With this post already too long, I will limit the supplementary focus on the transformation of space in The Case of Comrade Tulayev addressed in my article to just two examples linked to the character Ivan Nicolayevich Kondratiev. On his return from secret service in Spain, Kondratiev resides in his fifteenth floor room in The House of Government and peers through the window looking out on the Palace of the Soviets (in course of construction) and contemplates the curve of the Moskva and the towers and buildings of the Kremlin in Moscow. ‘There were always people walking by the river, an official’s car overtook a shaky brickmaker’s cart from the previous century – the perpetual coming and going, as of busy ants with draft animals and motors, fascinated him. So the ants imagine they have something to do, that there is a meaning to their minute existences?’. Kondratiev is described as ‘a strong sad-faced stranger in a European-tailored suit, staring vaguely into space’. He takes a bus to Sokolniki Park and enters a tavern and passes by the buildings on Spartacus Place. Then, ‘Kondratiev walked on toward the towers of the three railway stations: October, Yaroslavl, Kazan – the station of the Revolution, the station of the city where we had eighteen shot and three hundred and fifty captured together, the station of Kazan, where, on a fire ship, with Trotsky and Raskolnikov, we set fire to the White fleet’. Yaroslavl now suggests nothing more than a prison in the present of the novel, a physical space bound to the state.
Finished wandering through Moscow, Kondratiev returns to his apartment and reflects on his personal conflict with ‘the Chief’ after contemplating suicide with his Browning revolver. ‘Morning brightened at the window, the street along the Moskva was still deserted, a sentry’s bayonet moved between the crenelations of the outer Kremlin wall, a wash of pale gold touched the faded dome on the tower of Ivan the Terrible, it was a barely perceptible light, but already it was victorious, it was almost the pink of dawn and the blue of the vanishing night, in which the last stars were about to be extinguished . . . An extraordinary freshness radiated from the landscape of sky and city, and the feeling of a power as limitless as that sky came from the stones, the sidewalks, the walls, the building yards, the carts which appeared and moved slowly along the street, following the pink-and-blue river’. He decides to denounce the purges of the Great Terror and says in a personal meeting to ‘the Chief’, his old comrade, ‘You will be alone under the avalanche’, as a result of all the deaths at his hands. Kondratiev and ‘the Chief’ walk together over the white carpet of the latter’s office, itself analogous to the whitest emptiness of snow. ‘They stopped before the Mercator’s projection: oceans, continents, frontiers, industries, green spaces, our sixth part of the earth, primitive, powerful, threatened . . . A heavy red line, in the ice-floe region, indicated the great Arctic road . . . The Chief studied the relief of the Ural Mountains: Magnitogorsk, our new pride, blast furnaces as well equipped as Pittsburgh’s. That’s what counts!’, Stalin exclaims.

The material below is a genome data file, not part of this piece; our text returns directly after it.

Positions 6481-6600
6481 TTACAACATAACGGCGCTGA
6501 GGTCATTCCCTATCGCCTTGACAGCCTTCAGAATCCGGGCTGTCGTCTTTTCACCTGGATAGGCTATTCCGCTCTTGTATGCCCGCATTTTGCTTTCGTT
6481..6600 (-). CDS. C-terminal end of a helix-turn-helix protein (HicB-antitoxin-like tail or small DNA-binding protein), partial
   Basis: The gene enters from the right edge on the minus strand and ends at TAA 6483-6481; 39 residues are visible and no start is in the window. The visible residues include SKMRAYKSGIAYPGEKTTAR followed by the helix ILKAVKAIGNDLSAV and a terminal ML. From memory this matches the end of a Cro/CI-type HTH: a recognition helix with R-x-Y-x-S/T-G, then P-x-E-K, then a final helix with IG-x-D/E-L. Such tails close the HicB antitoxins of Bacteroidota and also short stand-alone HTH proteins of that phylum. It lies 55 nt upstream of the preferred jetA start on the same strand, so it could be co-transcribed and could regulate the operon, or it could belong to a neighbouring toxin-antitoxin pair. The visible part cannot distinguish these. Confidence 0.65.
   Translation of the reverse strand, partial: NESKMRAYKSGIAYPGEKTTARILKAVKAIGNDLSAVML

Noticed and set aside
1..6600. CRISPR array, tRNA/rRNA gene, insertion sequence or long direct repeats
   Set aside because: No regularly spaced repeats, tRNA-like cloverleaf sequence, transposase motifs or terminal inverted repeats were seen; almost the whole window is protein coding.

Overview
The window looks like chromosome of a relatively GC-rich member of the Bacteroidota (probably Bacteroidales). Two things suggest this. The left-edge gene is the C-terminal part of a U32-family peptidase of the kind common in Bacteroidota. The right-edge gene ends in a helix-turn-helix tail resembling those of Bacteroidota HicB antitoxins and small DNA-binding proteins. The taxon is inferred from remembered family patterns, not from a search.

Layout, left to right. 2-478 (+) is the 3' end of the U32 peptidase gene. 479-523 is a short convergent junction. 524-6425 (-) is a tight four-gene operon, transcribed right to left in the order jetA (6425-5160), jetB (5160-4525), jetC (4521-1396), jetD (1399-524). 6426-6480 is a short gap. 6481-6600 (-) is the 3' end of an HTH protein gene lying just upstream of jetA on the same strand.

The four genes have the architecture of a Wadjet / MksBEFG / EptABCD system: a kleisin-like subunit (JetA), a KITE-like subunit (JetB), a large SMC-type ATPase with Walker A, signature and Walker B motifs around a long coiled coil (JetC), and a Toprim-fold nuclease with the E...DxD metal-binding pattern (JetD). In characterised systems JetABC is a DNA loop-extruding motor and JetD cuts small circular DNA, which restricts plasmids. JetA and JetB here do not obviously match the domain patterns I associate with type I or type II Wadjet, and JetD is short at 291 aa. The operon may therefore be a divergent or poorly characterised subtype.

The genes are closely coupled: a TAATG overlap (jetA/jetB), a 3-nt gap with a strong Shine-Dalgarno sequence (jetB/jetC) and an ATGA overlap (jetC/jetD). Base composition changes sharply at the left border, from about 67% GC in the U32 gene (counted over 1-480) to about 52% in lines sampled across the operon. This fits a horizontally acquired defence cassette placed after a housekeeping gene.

These examples illustrate that a salient feature throughout The Case of Comrade Tulayev is the depiction of the logic of the state in the production of space. It is an intrinsic quality of much of Victor Serge’s novelistic writing: his spatial awareness, his capturing of the spatial logistics of the state, his focus on the state partitioning of space, his awareness of the contradictions of space within the urban form of the city. At the close of the book the Yaroslavsky rail terminal features once more. Named after the city of Yaroslavl and situated on Komsomolskaya Square in Moscow, this was the railway terminal from which the character Kostia, Tulayev’s assassin, fled. Just before his departure eastwards, Kostia posted a letter confessing to the murder. It is this letter that Fleischman stumbles across at the end of the book after all the purges, forced confessions, and shootings that unfold throughout the narrative of the book. ‘He lit the candle which he used to soften sealing wax. The stearine was encrusted with red streaks like coagulated blood. In the flame of the bloodstained candle Fleischman burned the letter’.
With the droplets of wax, normally used on state documents to convey the seal of the Archives of the Commissariat of the Interior, representative of burning blood, Fleischman declares ‘“The Tulayev case is closed”’. In David Fleischman, this ‘man of state’ seals not only the murder case of Comrade Tulayev but also the fate of those ‘critics of state power’, those in a perpetual struggle to envision another society and alternative spaces of difference.